"Gambit, Part Two"

Season Seven, Episode 5
Teleplay by Ronald D Moore
Story by Naren Shankar
Directed by Alexander Singer
Main Cast:
Patrick Stewart as Capt Jean-Luc Picard
Jonathan Frakes as Cmdr William Riker
LeVar Burton as Lt Cmdr Geordi LaForge
Michael Dorn as Lt Worf
Gates McFadden as Dr Beverly Crusher
Marina Sirtis as Counsellor Deanna Troi
Brent Spiner as Lt Cmdr Data

Guest Cast:
Richard Lynch as Baran
Robin Curtis as Tallera
Caitlin Brown as Vekor
Cameron Thor as Narik
James Worthy as Koral
Sabrina LeBeauf as Ensign Giusti
Martin Goslins as Commander Setok

"It's alright. He's only stunned."
"I must admit I am experiencing a similar sensation."
-- Troi and Data

Riker stages an attack on the Enterprise, and although the damage is minimal, it's enough to impress Baran. At the same time, Riker sends the Enterprise a coded message containing the mercenaries flight plan. As the pirates escape the supposedly-stricken Enterprise, Baran's First Officer, the Romulan Tallera, confronts Picard regarding his identity. She admits that she, too, has been concealing her identity -- she's actually a Vulcan agent who infiltrated the crew to stop Baran from locating and assembling the Psionic Resonator, an ancient Vulcan weapon with immense destructive powers. The mercenaries discover that the Enterprise has beaten them to their next rendezvous and has detained a Klingon contact. Baran sends a raiding party aboard the Enterprise to retrieve the Klingon's cargo, ordering Riker to kill Picard. Picard turns the tables, however, shooting Riker and beaming back aboard the pirate vessel. Riker, of course, is only stunned and informs Data of the whole situation.

Picard leads a mutiny against Baran, although Tallera once again turns the tables -- she's not a Vulcan agent, but a Vulcan extremist who wants the Resonator for isolationist motives. She blows Picard's cover and he is taken hostage while the mercenaries arrive at Vulcan and beam down to assemble the Resonator. She kills the other mercenaries with the Resonator, before turning to Picard and an Enterprise rescue party. Using his archaelogical expertise, icard pieces together the puzzle and realises that the Resonator can only work via negative thoughts. He and the away team clear their minds of negative thoughts, rendering the Resonator useless. Tallera is apprehended and the Resonator is destroyed by the Vulcan government.


In my review of Descent, Part Two I viciously lamented the show's two-parters as all being the same; cynical build-ups to a calculated cliff-hanger with invariably lame conclusions. Perhaps I should sink my head low. Yes, Gambit is an exception (albeit a rare exception) that's come up to bite me on the bum! It won't go down as one of Trek's best two-parters by any means, but for once not only did they keep the momentum going right through to the end but, lo and behold, the concluding part is actually better than the first!

Why, might you ask? I think the answer is fairly straightforward; the first part was mainly just set-up and whilst entertaining, it was pretty thin and stretched, almost like an extended prelude to something that didn't quite take place. There wasn't much pay-off; this is the pay-off. The ever-reliable Ron Moore turns in a solid script, replete with snappy dialogue, some well-observed character interaction, intriguing twists and turns and, oh yes, gallons of fun. There's actually very little back-bone to the story; it's little more than a gung-ho bit of fluff, but it's infinitely more enjoyable to just about all the episodes that precede it put together. And, hey, we're not above no-strings-attached fun now and again, are we? Say what you will about Gambit and its space pirates, but it's a refreshing change-of-pace for the series and brings some much-needed spark to the early seventh season.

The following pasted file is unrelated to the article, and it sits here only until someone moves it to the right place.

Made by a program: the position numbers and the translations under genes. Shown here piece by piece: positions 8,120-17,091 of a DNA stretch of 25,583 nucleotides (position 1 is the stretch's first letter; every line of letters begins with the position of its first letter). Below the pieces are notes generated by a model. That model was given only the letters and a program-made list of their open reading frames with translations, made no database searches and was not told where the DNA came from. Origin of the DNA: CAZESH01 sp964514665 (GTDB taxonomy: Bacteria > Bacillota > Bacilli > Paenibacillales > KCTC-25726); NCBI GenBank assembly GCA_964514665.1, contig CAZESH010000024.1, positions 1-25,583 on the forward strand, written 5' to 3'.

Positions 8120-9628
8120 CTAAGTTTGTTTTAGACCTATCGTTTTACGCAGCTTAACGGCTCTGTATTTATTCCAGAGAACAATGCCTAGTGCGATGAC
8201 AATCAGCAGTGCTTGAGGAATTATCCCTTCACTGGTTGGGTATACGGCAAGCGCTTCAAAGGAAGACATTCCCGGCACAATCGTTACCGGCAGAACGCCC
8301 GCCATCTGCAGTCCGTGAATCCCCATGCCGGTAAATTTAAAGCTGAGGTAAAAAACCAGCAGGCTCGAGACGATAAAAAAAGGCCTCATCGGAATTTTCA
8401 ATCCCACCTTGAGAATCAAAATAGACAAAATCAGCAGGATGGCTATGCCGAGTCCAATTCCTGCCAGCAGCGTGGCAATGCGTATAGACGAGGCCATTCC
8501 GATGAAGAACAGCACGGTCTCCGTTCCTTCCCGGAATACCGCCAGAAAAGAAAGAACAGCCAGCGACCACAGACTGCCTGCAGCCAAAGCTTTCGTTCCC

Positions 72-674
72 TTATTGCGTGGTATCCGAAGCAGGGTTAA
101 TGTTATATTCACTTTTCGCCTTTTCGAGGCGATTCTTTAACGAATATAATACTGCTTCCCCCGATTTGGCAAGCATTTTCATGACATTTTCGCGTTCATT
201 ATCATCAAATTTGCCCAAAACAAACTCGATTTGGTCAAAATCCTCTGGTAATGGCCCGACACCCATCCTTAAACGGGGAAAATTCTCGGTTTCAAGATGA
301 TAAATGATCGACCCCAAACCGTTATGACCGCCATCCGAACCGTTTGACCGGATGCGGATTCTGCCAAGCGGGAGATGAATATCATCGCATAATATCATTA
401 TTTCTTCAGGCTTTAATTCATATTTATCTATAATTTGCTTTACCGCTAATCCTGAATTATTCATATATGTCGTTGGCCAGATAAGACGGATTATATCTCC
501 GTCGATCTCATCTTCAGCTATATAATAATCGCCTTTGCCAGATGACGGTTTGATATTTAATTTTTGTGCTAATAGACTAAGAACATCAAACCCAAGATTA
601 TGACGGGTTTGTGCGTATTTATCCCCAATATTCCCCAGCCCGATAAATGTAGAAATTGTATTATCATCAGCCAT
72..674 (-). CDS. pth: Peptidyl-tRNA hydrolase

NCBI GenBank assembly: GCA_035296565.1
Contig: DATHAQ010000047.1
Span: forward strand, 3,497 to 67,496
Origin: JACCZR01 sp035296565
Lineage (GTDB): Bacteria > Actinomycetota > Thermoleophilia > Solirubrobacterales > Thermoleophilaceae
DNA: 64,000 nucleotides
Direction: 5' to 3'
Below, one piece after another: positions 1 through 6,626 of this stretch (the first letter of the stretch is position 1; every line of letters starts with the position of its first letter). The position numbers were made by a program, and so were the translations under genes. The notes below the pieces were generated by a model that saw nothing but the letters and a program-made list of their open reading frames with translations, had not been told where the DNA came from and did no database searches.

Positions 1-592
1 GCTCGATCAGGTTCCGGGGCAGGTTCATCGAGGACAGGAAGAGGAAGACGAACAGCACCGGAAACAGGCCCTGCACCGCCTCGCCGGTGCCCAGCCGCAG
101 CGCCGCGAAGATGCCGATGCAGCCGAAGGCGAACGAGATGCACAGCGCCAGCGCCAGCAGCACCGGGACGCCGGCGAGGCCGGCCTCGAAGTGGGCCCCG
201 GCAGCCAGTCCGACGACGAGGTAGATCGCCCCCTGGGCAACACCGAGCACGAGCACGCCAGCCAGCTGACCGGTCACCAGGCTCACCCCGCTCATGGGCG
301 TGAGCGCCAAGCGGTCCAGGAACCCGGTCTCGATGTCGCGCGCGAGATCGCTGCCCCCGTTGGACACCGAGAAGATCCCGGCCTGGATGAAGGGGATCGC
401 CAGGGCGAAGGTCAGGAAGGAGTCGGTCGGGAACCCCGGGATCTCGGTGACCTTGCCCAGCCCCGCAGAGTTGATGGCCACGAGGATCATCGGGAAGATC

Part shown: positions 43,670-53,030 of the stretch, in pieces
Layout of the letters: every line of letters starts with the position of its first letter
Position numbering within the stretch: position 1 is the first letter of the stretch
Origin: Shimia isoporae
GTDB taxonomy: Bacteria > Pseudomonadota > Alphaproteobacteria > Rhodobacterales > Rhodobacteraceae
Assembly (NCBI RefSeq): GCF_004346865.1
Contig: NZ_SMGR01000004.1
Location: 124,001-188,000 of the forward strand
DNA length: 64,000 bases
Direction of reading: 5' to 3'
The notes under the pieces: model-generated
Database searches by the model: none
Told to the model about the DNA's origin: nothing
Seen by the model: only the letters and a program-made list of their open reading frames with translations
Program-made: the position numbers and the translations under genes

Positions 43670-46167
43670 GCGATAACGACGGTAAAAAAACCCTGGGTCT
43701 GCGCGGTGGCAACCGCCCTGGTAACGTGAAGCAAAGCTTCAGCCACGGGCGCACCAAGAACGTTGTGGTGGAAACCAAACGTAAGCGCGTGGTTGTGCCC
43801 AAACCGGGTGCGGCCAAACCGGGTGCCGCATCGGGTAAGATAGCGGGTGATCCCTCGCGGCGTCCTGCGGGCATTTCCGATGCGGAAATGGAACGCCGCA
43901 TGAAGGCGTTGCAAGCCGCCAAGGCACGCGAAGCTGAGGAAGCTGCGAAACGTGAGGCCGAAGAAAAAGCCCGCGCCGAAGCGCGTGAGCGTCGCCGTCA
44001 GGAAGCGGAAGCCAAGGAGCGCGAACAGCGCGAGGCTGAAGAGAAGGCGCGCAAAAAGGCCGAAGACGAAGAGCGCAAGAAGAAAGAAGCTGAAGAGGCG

The plot is well-crafted and unfolds at a fair pace with skullduggery, treachery and double-crossing left, right and centre. The object of Baran's pursuit, the legendary Vulcan psionic resonator makes for a surprisingly interesting focus and a larger role for Robin Curtis's Tallera is particularly welcome. The devious Tallera convinces Picard that she is actually a Vulcan secret agent hoping to stop the resonator falling into the hands of a Vulcan extremist group. And it later transpires that she's a Vulcan alright -- an extremist Vulcan. Throw in an interesting conflict between Data and Worf over methods of command, a particularly amusing encounter with Koral, the galaxy's tallest Klingon (a great cameo by James Worthy), some memorably quirky characterisation and you have a lively, colourful and engaging piece.

The conclusion is definitely a bit of a let-down, relying upon nebulous "power of the mind" hokum which, however interesting, is very difficult to effectively dramatise and this is no exception. And while I'm sure the week's Big Message [TM] was very Roddenberry-esque, it was also about as subtle as a sledgehammer resulting in some hokey "clear your mind of bad thoughts" sentiment. Still, it's not enough to damage the episode to any great extent and a geniunely funny coda helps compensate. Yes, this is pulp sci-fi, but it's also a thoroughly enjoyable slice of Trek. Nice work.

Rating: 8

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